A not bad job of moving along without Steve Carrell. I hardly missed him, to be honest. And mostly because the show had (has) been falling apart for me. His absence gave some of the other office dwellers opportunity to shine, such as Kevin (whom I've always loved) and Andy (Ed Helms, whom I've also always found exceptionally funny). Pam had her moments as well, as did Darryl. Now on to Will Ferrell. He was doing his thing, more as the SNL funny guy than a castmember of a half-hour sitcom, but it still kind of worked for the episode. I still miss the more situational-funny element of The Office. Now it's more of just general craziness in the office space. The "inner-circle" idea was funny, but didn't get pushed to its full potential. But this is certainly better than many other of this season's episodes.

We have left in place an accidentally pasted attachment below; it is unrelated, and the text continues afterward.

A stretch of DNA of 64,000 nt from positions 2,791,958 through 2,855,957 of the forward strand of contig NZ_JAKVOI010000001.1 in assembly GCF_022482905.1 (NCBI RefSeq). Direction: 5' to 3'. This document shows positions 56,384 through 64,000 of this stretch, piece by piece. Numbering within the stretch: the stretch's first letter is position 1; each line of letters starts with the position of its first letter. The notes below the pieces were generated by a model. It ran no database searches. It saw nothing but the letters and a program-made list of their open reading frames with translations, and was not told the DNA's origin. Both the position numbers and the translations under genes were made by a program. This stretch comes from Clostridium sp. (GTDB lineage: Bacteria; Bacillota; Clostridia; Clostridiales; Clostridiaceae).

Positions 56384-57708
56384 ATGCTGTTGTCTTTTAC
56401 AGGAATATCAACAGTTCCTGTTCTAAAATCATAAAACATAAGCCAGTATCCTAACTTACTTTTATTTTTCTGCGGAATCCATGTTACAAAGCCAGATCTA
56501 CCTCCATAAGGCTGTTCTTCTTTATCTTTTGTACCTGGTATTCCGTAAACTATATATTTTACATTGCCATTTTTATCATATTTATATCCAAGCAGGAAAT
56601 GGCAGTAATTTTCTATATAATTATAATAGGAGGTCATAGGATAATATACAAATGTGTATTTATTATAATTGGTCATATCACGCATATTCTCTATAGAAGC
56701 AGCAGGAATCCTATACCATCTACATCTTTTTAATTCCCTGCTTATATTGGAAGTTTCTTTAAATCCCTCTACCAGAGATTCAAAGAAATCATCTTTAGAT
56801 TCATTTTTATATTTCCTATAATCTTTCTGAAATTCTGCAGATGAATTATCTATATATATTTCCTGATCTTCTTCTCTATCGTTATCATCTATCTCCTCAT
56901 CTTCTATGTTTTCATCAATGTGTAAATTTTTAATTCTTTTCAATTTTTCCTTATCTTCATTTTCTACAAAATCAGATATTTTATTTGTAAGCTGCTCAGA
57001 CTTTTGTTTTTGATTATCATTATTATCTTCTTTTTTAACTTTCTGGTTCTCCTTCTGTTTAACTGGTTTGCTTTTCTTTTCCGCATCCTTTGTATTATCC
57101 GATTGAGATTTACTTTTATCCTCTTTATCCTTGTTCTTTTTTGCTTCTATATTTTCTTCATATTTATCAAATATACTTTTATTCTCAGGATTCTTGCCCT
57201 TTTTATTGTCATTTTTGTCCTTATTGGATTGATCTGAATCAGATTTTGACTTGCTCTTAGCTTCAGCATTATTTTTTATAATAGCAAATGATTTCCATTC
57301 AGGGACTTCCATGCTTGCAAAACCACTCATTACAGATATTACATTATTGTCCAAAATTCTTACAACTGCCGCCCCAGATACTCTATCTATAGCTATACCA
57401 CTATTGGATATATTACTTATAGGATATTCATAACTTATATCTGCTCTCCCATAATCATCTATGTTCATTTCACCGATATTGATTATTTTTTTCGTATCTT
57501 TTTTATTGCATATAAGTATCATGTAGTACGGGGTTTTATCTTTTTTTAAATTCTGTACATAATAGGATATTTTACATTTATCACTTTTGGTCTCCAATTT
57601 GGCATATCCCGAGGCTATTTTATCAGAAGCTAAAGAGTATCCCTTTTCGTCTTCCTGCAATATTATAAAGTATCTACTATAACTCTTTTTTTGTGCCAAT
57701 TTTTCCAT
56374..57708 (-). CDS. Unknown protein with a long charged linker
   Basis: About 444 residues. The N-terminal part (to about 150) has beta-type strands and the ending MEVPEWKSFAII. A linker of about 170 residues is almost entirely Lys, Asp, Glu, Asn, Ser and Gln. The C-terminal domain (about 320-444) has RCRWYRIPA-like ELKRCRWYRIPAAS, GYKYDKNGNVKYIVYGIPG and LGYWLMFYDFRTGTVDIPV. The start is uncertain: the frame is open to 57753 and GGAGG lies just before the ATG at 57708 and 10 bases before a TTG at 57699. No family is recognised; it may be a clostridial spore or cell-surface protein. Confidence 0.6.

Parks and Recreation
Amazing comedy series and probably the best currently on television. Ron and Leslie are still two of the funniest television characters. And guest stars continue to shine, as does Parker Posey, in this last episode, as Leslie's snooty ex bestfriend and co-worker who now works for the high-income neighboring town of Eagleton.
The Big Bang Theory (CBS)